Imagine being somewhere, most likely performing some errands, going shopping, or simply just being out the house. Imagine a team of police officers randomly accusing you of doing something and unjustly manhandling you. Imagine one of those officers kneeling on your neck, as you desperately gasp for air, hoping that they can hear every cry of “I can’t breathe” and at least someone can save you. Imagine realizing that each gasp of air could be your last breath. Imagine the incident being recorded just to possibly become another hashtag on social media. Imagine the community having to fight for your justice, while other people try to justify your fate. In other words, imagine being George Floyd.

Photo by Life Matters from Pexels

For the past few weeks, we’ve awaited to hear the verdict of officer Derek Chauvin, who killed George Floyd, making him another victim of police brutality and another victim. The final verdict states that Derek Chauvin has been found guilty of third-degree murder, second-degree murder, and second-degree manslaughter. While a lot of us are celebrating to finally get some kind of justice for unjust police killings, there’s still more work to be done. While George Floyd’s situation may be a huge event that caught a lot of our eyes, especially with the huge trial that occurred, he’s not the only person whose unjust death should receive a numerous amount of attention. There are still people who’ve been killed by officers and aren’t receiving the justice they deserve, such as Breonna Taylor and Daunte Wright, just to name a few. According to PNAS, African Americans are more at risk of being killed by police use of force. According to Public Scholar, Renee Ater, 200+ individuals have been unjustly killed by officers. Police brutality, racism, and injustice still exists. There are so many other officers who should be receiving the same treatment that Derek Chauvin received. 

In the Saint Joseph’s University community, these events aren’t ignored. There have been plenty of protests and events held by the Black Student Union and other SJU organizations. While these protests and social events helped spread awareness to the injustice in America, I wanted to receive a personal understanding from a diverse group of SJU students that I’m very good friends with. I asked a few SJU students to give their opinion upon the event involving George Floyd and Derek Chauvin, as well as their beliefs towards the existence of social injustice and racism. Purposely, I wanted some kind of diversity when asking. 50% of the students I asked were identified as African American (or a person of color) and the other 50% were outside of that race (mainly white American). I had assumed that there would be similar answers, but somewhat different takes. Here are some of the things each student said that stood out.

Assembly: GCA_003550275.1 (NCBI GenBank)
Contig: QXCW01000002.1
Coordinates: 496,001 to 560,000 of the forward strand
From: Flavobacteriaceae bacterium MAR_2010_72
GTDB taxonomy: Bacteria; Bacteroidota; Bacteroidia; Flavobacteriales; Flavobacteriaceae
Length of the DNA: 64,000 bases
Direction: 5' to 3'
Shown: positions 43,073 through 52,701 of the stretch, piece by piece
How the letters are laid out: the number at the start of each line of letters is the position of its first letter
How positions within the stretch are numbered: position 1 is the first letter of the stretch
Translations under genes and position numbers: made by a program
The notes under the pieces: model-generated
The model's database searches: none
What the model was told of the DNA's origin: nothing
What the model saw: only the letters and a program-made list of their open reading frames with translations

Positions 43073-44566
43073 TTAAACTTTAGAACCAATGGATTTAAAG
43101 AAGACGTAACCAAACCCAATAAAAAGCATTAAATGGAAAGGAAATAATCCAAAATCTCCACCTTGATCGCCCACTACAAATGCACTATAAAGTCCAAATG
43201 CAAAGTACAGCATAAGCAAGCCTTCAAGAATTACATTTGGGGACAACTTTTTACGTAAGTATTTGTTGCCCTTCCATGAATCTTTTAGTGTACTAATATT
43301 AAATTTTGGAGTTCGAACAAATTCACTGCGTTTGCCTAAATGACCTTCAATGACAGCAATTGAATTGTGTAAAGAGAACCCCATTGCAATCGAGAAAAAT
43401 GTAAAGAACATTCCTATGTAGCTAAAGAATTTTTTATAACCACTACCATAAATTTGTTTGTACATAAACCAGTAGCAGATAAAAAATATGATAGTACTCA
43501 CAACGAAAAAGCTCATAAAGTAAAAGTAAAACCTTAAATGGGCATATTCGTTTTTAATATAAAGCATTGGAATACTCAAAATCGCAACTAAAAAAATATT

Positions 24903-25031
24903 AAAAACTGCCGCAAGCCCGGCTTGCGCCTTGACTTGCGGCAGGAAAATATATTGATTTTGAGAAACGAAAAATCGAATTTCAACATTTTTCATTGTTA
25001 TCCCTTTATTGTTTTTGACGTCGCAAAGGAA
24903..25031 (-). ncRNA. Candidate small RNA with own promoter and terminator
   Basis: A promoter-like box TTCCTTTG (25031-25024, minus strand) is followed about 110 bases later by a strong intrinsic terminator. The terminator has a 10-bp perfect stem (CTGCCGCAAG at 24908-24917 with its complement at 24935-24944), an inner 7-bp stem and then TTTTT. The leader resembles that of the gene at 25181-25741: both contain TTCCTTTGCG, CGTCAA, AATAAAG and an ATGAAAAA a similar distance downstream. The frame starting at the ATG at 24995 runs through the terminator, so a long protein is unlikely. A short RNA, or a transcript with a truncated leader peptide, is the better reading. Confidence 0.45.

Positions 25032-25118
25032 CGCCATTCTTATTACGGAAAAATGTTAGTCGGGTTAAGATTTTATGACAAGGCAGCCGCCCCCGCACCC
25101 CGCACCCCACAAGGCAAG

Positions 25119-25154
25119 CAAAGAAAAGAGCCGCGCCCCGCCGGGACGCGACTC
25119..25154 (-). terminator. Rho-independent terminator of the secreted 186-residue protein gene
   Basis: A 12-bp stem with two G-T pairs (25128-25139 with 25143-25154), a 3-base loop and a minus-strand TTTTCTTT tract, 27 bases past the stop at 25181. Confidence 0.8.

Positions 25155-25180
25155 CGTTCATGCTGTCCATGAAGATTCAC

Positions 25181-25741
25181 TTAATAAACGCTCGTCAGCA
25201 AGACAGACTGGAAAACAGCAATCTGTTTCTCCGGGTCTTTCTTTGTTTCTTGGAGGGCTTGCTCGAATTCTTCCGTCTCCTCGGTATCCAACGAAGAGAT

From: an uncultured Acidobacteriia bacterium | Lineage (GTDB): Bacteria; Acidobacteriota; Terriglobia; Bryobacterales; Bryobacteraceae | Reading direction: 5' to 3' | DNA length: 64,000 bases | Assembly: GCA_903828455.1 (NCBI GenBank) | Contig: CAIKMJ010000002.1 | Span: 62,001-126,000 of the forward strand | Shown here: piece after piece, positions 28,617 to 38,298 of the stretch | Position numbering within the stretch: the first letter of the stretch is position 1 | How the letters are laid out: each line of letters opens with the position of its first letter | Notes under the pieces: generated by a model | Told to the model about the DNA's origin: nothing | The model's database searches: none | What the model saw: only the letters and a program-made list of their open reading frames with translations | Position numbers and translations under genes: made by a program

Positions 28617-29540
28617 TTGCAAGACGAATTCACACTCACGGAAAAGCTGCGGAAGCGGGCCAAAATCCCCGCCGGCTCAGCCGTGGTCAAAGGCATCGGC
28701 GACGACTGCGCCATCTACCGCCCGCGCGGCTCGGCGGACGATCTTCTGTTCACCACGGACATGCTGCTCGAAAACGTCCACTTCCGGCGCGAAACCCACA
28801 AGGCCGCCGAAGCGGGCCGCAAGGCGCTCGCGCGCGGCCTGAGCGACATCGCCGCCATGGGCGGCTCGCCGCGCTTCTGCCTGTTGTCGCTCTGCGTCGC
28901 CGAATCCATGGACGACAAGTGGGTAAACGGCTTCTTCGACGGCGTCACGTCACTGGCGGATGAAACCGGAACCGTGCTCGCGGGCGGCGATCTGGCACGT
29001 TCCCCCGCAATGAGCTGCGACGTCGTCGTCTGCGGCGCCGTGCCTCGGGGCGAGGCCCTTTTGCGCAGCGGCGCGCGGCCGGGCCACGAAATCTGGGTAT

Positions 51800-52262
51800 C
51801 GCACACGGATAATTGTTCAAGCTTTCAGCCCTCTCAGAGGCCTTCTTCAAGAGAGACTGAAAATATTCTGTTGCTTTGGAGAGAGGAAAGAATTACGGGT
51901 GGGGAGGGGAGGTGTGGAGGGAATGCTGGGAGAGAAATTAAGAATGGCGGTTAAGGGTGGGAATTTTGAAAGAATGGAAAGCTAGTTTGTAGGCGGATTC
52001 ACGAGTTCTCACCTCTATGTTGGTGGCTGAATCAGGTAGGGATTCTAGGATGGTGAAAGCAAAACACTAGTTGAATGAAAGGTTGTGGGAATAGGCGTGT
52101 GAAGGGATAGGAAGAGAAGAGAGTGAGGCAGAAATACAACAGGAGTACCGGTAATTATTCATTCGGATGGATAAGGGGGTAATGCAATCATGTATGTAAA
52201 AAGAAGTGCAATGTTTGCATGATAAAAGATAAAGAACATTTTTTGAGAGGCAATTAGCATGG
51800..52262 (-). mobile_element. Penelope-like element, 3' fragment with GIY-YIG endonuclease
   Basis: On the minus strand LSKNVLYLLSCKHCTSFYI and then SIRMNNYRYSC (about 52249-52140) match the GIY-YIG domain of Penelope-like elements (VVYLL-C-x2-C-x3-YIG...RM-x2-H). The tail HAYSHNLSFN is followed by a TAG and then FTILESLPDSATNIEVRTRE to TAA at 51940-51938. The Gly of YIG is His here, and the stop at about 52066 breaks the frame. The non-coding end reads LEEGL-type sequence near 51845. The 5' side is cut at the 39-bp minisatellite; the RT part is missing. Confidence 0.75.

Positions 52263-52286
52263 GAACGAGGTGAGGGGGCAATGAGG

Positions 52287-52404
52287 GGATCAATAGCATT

“People should be treated equally no matter what race/ethnicity you are. We are all human and it makes me angry when I hear about things like this happening in our world. We are all one.”

-Nicolette Cosmas (White American)

“Racism can still be found at SJU, in our police/military, our health care system, our education system (white wash education). The situation between George Floyd and Derek Chauvin does not personally affect me, because I do not live in Minneapolis but I am a white woman that goes to a school in west philadelphia, and this trial affects me by understanding my white privilege and respecting the community I live in (on and off campus). “